Having won the election for U.S. President, Joe Biden now has an opportunity to take stock of America, to assess where we have been and where we are going. With voting now behind us, I see several trends that will challenge President-elect Biden and his team.
We do not seem to have a strategy to fight COVID-19. The pandemic has caused over 240,000 deaths in our country, yet we are casting about for a response. President Donald Trump should have led the fight for a strategy, but he did not, and neither did the Congress.
In health care, the number of Americans with insurance fell by 5 million this year, largely because of job losses caused by the pandemic. The Affordable Care Act — enacted 10 years ago — expanded coverage and provided protection for people with pre-existing conditions, but it urgently needs improvement. President Trump has said for four years that he would replace the law, but he never unveiled a plan to do so.
On the international scene, our working relationship with allies has been an admired part of American foreign policy since the end of World War II. President Trump, however, has been comfortable with authoritarian leaders like Russia’s Vladimir Putin and China’s Xi Jinping, and has been unwilling to follow our traditional policy of working closely with our allies, especially in Europe.
President Trump has ignored our advocacy for human rights that had been a distinguishing part of American foreign policy for decades. Nations around the world look to us as a beacon of light on human rights and democracy.
Another trend is that Americans have less trust in one another, less confidence in the decency of our fellow Americans, making it more difficult to resolve problems.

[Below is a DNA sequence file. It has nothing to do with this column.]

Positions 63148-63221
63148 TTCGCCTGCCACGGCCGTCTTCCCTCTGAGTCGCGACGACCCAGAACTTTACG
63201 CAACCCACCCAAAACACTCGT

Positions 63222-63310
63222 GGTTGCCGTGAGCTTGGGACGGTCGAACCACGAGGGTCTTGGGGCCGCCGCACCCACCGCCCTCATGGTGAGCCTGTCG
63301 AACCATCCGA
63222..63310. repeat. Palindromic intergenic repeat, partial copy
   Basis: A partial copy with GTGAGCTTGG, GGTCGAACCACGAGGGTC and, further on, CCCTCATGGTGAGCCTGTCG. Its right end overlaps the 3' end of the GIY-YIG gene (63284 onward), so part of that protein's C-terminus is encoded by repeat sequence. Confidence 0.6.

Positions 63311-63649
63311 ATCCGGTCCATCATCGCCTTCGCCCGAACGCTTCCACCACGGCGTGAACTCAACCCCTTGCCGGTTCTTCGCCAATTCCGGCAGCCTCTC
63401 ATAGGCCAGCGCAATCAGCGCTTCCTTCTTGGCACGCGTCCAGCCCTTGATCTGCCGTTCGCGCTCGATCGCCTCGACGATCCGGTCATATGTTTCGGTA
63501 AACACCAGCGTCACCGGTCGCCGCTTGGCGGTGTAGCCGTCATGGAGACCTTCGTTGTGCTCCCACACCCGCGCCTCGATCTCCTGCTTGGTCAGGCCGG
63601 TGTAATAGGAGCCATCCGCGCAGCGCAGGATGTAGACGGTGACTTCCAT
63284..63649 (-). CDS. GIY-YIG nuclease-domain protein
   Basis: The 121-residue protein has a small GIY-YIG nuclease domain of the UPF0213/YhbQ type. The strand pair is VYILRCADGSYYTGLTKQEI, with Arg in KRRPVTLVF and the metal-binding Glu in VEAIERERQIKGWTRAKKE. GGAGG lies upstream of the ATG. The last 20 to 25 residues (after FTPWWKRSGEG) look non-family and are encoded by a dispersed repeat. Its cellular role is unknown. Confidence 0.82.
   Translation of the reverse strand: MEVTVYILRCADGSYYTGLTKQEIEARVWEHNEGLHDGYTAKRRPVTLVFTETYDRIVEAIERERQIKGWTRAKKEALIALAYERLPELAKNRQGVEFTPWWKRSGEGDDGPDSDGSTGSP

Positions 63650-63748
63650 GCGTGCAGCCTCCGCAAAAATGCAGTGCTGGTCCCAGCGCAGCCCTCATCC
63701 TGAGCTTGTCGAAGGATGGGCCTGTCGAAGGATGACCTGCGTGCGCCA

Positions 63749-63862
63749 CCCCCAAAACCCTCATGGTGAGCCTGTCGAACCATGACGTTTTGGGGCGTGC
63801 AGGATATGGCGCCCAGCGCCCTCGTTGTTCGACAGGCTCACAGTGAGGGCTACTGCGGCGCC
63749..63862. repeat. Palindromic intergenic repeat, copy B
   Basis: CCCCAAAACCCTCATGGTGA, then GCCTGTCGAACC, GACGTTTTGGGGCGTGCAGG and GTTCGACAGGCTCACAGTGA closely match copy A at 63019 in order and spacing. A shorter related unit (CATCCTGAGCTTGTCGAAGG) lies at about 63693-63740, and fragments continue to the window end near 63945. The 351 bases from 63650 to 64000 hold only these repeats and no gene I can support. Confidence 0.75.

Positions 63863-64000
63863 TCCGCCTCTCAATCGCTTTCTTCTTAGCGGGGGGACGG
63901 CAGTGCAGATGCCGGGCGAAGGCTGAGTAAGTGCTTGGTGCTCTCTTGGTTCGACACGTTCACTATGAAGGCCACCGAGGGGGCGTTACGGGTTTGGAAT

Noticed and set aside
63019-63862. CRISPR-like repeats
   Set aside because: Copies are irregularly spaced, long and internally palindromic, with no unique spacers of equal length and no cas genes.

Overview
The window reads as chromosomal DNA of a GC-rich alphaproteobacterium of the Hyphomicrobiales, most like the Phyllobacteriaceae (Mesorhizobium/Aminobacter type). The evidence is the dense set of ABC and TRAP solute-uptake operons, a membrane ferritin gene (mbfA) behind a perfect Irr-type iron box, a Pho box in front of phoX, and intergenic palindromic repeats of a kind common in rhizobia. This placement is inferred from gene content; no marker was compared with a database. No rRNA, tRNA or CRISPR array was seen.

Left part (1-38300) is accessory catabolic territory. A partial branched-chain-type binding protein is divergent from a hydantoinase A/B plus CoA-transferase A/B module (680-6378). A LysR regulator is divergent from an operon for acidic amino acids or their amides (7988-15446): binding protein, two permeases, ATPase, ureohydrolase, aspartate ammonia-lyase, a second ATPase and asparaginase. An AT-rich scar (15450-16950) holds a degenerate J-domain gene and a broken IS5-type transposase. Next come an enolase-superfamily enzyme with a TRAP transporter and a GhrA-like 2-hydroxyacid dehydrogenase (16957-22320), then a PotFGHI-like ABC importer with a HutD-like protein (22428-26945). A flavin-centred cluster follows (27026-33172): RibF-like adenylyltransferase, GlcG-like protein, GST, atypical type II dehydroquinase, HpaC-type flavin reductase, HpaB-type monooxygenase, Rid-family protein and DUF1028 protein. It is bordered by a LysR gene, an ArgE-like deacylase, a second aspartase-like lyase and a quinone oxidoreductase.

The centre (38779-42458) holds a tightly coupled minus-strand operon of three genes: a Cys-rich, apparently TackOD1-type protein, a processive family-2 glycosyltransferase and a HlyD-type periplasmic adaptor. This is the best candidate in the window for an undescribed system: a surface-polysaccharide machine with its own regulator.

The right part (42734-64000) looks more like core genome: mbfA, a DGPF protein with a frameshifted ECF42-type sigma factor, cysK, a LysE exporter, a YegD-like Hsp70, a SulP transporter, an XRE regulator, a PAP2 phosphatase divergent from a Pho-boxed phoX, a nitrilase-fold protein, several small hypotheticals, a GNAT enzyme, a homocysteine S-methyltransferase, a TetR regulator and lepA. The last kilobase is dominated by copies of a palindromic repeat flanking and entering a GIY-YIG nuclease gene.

America has a remarkable history of meeting our challenges dating from the founding era, when we were a nation of 2.5 million people but produced an astounding array of talented leaders: Washington, Adams, Jefferson, Hamilton, Madison, and others. We need to revisit that history, share, talk and instill its lessons in our citizens.
By stepping up to these challenges, President Biden will lift our spirits and make us feel better about our country.
Our country and its institutions are, of course, imperfect. Not every challenge can be addressed at once. All of this puts a heavy, but not insurmountable burden on the president-elect. In addressing them, he certainly will need help — and lots of it.
We are the United States of America — an exceptional nation, as we say. If we do not step up, who will?
Lee Hamilton, 89, is a senior advisor for the Indiana University (IU) Center on Representative Government, distinguished scholar at IU Hamilton Lugar School of Global and International Studies, and professor of practice at the IU O’Neill School of Public and Environmental Affairs. Hamilton, a Democrat, was a member of the U.S. House of Representatives for 34 years (1965-1999), representing a district in south central Indiana.